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SAT0719-HPR “and suddenly you are a person at risk of developing rheumatoid arthritis!” different perspectives of individuals on predictive testing – results of an international qualitative interview study
  1. E Mosor1,2,
  2. M Stoffer2,
  3. G Steiner2,
  4. K Raza3,
  5. RJ Stack3,
  6. G Simons3,
  7. M Falahee3,
  8. G Schett4,
  9. A Hueber4,
  10. M Engelbrecht4,
  11. J Smolen2,
  12. T Stamm1
  1. 1Section for Outcomes Research, CeMSIIS - Center for Medical Statistics, Informatics, and Intelligent Systems, Medical University of Vienna
  2. 2Division of Rheumatology, Department of Internal Medicine III, Medical University of Vienna, Vienna, Austria
  3. 3Department of Rheumatology, University of Birmingham and Sandwell & West Birmingham Hospitals NHS Trust, Birmingham, United Kingdom
  4. 4Rheumatology and Immunology, Department of Internal Medicine 3, Universitätsklinikum Erlangen, Erlangen, Germany


Background People at risk of developing rheumatoid arthritis (RA) may be candidates for interventions aimed at preventing RA development [1]. The identification of such “at risk” populations includes testing for genetic and other (e.g. autoantibody) biomarkers. However, little is known about the people's perspectives on these tests, how they react and cope when identified as being a person “at risk” and what their unmet needs are.

Objectives To expore the perceptions about RA and predictive testing and to understand the various reactions and coping strategies used when identified as being at risk of developing RA from the perspective of those directly concerned.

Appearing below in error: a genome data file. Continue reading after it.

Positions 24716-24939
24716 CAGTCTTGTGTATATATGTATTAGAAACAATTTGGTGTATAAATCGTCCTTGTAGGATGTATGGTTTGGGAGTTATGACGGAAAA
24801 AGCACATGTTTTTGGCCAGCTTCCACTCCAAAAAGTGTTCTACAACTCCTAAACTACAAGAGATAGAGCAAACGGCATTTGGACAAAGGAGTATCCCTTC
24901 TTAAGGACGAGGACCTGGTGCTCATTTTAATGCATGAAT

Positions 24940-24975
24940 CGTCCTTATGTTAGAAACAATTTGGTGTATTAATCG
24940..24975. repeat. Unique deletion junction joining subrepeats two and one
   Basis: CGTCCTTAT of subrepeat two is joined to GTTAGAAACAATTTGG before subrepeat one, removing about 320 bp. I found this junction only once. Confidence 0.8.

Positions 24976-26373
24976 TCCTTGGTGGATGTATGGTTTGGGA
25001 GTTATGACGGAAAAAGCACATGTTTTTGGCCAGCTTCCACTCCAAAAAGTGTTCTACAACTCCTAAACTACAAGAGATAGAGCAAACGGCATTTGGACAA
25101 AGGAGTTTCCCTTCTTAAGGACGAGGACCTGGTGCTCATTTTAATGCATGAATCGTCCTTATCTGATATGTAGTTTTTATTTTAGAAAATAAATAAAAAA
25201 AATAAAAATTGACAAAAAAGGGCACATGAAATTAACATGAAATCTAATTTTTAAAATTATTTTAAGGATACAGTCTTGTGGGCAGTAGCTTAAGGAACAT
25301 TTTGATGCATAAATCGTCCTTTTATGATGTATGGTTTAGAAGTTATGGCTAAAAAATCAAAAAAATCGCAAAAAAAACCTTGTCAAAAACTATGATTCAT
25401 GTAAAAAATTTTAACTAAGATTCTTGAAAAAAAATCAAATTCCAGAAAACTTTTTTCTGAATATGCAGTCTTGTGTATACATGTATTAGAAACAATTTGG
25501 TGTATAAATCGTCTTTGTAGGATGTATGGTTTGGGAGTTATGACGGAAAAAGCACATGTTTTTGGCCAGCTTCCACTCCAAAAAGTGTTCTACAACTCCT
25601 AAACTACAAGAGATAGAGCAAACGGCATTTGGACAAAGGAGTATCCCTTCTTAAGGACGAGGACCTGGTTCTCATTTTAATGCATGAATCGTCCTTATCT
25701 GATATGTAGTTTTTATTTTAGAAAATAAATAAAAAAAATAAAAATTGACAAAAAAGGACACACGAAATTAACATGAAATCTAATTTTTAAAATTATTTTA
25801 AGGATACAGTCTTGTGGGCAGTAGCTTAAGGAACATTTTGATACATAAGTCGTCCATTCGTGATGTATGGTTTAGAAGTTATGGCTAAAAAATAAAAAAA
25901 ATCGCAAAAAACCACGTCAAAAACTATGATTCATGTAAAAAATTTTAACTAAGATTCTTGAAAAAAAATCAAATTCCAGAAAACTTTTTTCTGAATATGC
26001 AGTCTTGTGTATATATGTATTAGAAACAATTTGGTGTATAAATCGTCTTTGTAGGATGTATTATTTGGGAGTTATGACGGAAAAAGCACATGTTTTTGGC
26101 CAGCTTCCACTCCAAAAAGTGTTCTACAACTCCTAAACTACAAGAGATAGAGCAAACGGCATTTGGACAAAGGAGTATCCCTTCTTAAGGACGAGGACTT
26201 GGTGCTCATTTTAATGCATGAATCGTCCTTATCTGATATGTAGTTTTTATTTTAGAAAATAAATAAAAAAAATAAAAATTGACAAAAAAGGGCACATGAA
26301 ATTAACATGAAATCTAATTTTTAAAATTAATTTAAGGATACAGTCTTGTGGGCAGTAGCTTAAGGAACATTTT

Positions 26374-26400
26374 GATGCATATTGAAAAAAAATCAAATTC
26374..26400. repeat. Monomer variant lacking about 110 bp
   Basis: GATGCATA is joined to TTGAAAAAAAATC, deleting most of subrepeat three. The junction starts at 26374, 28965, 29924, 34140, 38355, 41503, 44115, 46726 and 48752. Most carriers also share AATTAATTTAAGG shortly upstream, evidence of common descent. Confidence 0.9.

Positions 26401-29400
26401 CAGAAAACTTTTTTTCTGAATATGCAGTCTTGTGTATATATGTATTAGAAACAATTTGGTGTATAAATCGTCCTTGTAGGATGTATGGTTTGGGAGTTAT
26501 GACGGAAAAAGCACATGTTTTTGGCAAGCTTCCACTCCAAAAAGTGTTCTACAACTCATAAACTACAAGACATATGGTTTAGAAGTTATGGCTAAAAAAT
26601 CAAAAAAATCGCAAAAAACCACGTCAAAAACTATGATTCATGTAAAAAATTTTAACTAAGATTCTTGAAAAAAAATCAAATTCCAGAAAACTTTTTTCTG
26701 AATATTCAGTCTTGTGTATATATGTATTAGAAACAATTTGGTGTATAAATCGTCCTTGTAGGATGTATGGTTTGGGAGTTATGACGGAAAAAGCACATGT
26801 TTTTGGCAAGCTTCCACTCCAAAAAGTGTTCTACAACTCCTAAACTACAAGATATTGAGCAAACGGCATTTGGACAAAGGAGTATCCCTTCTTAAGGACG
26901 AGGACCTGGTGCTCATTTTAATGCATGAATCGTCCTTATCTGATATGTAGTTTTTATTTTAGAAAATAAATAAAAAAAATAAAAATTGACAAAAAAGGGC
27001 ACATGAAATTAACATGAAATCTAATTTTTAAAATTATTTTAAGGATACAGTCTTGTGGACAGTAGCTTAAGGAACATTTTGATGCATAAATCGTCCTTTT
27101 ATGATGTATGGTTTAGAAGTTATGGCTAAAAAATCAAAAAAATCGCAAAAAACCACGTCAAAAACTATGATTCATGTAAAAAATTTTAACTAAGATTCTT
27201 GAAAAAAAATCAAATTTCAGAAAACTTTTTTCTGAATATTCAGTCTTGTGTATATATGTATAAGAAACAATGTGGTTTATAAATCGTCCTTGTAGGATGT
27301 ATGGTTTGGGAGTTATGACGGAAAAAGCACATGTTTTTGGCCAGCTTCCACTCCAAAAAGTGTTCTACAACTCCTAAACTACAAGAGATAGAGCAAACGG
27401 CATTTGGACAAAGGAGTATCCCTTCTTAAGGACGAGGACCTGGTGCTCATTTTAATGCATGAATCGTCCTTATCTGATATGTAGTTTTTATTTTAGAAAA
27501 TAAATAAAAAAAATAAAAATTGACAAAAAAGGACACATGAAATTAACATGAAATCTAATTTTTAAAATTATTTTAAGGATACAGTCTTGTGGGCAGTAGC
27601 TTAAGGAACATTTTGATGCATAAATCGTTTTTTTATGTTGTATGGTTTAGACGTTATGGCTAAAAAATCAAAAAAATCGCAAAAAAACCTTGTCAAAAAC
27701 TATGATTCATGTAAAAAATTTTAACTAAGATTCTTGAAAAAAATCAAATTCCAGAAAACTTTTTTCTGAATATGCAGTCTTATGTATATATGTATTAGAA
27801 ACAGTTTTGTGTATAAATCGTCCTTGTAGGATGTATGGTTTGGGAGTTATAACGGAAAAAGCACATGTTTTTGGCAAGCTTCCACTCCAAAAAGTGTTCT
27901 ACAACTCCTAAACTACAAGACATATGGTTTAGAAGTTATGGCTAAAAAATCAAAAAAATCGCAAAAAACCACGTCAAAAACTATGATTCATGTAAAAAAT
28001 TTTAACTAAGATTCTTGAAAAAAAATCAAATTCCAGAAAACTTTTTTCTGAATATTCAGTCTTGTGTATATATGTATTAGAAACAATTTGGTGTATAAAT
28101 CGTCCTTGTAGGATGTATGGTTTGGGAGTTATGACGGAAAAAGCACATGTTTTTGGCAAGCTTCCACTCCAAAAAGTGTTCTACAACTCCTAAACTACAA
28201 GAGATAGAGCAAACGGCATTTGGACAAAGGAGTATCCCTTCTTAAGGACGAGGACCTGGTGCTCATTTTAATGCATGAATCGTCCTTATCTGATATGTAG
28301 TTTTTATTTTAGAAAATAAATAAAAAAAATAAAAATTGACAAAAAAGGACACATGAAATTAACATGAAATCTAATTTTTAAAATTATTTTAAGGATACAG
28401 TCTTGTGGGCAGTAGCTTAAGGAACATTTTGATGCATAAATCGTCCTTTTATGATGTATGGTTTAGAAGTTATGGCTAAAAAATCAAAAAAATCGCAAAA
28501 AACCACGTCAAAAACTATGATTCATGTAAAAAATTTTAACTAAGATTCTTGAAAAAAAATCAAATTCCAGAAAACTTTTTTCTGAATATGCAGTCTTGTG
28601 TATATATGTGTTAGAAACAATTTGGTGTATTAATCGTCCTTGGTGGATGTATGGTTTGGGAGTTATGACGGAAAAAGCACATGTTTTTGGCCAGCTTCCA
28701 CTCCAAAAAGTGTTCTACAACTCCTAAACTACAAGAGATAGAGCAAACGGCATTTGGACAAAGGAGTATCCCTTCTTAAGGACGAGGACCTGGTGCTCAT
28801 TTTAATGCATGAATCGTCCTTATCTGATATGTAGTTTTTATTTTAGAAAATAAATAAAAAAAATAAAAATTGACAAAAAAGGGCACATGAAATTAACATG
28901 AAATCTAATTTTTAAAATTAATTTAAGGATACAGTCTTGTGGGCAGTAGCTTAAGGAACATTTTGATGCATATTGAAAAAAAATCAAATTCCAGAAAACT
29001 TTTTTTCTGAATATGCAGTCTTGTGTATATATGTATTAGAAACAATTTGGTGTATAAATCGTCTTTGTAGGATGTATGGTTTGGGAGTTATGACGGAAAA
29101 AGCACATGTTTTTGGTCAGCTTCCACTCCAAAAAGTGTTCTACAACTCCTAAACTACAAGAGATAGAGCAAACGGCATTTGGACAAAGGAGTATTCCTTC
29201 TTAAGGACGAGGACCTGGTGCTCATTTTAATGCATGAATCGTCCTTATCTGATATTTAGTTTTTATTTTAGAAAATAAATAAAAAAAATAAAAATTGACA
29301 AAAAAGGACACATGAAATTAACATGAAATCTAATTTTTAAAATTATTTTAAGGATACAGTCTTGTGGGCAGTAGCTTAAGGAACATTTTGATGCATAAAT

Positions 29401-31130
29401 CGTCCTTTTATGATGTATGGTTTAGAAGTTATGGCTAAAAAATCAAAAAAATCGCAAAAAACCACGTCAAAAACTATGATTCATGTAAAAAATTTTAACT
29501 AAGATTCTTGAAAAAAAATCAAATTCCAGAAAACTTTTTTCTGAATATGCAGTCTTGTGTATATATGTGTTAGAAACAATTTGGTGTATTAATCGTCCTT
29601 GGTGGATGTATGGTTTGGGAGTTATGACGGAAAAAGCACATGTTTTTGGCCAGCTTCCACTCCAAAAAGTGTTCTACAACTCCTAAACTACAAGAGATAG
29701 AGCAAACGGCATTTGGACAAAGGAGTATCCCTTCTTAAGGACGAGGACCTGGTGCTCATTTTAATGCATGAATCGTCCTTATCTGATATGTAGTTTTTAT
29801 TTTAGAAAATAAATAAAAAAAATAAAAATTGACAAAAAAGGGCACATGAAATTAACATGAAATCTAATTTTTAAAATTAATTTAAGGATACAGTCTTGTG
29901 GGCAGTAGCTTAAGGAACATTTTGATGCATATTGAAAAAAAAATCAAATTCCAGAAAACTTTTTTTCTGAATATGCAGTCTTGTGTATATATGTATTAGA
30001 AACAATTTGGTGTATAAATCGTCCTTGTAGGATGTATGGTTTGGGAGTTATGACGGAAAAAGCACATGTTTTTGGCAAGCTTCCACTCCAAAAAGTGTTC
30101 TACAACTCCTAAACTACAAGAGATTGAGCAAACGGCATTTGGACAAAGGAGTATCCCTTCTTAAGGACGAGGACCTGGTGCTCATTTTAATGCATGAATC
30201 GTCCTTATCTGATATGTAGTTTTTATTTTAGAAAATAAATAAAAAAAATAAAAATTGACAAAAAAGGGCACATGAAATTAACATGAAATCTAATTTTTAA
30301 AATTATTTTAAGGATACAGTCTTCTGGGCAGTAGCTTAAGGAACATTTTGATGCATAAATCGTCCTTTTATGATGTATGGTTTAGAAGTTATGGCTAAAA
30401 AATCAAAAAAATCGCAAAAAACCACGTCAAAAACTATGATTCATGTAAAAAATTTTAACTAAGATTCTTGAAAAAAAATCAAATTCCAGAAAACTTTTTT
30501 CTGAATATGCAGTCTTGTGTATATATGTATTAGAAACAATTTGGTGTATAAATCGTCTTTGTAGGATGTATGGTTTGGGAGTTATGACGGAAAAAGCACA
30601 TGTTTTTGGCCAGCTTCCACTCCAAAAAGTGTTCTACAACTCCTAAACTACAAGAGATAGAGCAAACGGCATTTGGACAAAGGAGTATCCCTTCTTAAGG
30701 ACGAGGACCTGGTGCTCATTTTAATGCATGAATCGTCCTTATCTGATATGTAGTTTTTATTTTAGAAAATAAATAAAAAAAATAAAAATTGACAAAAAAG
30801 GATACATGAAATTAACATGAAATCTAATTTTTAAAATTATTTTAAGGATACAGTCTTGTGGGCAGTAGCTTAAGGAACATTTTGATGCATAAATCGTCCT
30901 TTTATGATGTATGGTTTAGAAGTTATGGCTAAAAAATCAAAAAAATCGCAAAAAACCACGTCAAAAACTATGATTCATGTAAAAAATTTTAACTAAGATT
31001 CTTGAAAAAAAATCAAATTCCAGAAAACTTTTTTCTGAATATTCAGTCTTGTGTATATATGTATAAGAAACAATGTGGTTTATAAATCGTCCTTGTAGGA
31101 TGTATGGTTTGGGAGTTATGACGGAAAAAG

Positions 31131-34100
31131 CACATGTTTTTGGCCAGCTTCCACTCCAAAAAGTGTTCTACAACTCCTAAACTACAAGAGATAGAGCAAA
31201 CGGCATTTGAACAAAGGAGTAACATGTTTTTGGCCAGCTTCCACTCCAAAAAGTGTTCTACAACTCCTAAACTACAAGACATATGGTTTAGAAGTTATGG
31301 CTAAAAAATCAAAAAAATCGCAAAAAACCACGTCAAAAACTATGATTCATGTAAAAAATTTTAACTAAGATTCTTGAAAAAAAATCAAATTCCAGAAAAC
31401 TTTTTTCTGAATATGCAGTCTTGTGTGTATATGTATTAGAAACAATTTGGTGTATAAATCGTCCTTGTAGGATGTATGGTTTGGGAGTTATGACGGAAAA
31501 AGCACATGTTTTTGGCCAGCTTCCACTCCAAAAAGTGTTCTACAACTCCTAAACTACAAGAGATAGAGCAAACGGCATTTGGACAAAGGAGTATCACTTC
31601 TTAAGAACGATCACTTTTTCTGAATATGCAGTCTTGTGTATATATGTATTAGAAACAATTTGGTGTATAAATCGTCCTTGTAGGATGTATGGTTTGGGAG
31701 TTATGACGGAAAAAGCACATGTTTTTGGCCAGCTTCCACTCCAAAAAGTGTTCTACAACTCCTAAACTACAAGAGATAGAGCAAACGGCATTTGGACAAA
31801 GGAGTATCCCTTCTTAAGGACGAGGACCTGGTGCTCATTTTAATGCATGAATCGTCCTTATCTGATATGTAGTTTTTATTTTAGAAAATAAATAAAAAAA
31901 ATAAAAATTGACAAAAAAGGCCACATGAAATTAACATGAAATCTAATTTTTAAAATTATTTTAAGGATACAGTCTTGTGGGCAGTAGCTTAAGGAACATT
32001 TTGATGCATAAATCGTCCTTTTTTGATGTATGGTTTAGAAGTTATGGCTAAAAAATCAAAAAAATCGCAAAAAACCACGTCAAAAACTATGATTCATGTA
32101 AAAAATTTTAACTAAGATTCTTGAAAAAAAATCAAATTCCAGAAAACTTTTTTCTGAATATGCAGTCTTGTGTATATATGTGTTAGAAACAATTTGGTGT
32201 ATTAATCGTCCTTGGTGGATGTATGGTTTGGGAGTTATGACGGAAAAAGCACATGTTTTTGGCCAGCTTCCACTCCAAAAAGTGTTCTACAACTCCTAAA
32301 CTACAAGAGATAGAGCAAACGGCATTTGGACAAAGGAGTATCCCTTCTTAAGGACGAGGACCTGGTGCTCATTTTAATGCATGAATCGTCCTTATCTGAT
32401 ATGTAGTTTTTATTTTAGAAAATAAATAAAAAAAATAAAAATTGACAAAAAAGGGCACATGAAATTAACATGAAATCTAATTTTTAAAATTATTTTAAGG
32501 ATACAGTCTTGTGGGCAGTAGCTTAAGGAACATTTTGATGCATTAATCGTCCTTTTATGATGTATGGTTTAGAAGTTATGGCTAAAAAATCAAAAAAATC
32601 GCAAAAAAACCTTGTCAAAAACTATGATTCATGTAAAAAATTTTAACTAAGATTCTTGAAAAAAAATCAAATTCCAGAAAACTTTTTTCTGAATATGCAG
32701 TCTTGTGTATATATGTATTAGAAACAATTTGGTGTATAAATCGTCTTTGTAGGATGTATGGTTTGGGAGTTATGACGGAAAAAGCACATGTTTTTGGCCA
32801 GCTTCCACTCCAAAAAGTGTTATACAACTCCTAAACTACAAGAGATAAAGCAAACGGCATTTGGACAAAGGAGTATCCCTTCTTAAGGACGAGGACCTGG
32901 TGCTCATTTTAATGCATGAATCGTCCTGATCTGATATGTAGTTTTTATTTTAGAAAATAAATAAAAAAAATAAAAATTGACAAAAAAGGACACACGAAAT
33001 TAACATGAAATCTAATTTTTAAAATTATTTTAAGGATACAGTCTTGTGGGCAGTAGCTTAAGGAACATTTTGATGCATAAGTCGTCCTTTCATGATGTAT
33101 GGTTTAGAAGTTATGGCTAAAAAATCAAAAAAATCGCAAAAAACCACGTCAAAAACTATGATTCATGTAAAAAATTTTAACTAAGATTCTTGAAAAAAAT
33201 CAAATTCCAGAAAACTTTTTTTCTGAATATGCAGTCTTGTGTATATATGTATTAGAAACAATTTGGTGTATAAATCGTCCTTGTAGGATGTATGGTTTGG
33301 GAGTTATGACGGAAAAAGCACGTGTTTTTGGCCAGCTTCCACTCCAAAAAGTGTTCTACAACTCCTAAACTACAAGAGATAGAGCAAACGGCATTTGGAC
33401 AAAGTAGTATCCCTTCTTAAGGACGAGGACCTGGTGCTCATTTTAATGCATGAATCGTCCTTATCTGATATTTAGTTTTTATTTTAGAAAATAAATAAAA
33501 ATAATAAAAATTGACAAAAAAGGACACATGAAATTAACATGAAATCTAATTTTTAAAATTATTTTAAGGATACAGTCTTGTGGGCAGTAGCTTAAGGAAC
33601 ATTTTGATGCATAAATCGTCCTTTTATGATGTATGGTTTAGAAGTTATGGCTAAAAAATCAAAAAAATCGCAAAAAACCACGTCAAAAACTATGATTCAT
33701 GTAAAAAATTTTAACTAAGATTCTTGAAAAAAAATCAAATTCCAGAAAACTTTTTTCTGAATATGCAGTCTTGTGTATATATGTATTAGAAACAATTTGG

Methods As part of the EuroTEAM project, a qualitative interview study with people who were informed of being at risk of developing RA was conducted. An interview schedule was developed and pilot-tested. Interviews were audio-recorded, transcribed verbatim and analyzed using thematic analysis.

Results A total of 34 individuals (with rheumatoid factor and/or ACPA positive) already informed of being at risk of developing RA participated in the study, from Austria (n=15), Germany (n=15), and the UK (n=4). In Vienna, people who had been tested within an expanded health exam participated in this study. In Birmingham and Erlangen, people with arthralgia were recruited from the outpatient clinics. Analysis of the interview data revealed five overarching themes related to predictive testing in the context of RA (Figure).

There were differences between the perceptions of althralgia patients and asymptomatic individuals. People suffering from pain were much more frightened and worried when informed of being at risk of developing RA. As a consequence, they modified their lives in a larger extent and had greater knowledge about RA than those without any symptoms who were rather surprised, kept calm and hardly changed their lifestyle after being tested positive. Allmost all participants in this study would appreciate precise predictive tests in the context of RA. However, more than half of them would refuse synovial biopsy (even if this could help quantify risk more accurately) or preventive medication. Recommendations for an improved procedure of predictive testing in the field of RA were given, which could promote uptake of preventive strategies.

Conclusions Participants showed large differences in views about predictive testing in the context of RA risk and offered specific suggestions that should be incorporated into service design and delivery in the context of future predictive testing programmes. These findings may also be relevant to prediction and prevention in the context of other diseases where multiple genetic risk factors interact with environmental risk factors to drive disease development.


  1. van Steenbergen, H.W., T.W. Huizinga, and A.H. van der Helm-van Mil, The preclinical phase of rheumatoid arthritis: what is acknowledged and what needs to be assessed? Arthritis Rheum, 2013. 65(9): p. 2219–32.


Disclosure of Interest None declared

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